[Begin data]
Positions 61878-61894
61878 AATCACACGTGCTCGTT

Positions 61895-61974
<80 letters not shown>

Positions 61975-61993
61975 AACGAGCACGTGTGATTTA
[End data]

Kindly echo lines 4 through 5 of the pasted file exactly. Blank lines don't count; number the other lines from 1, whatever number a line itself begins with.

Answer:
<80 letters not shown>

Positions 61975-61993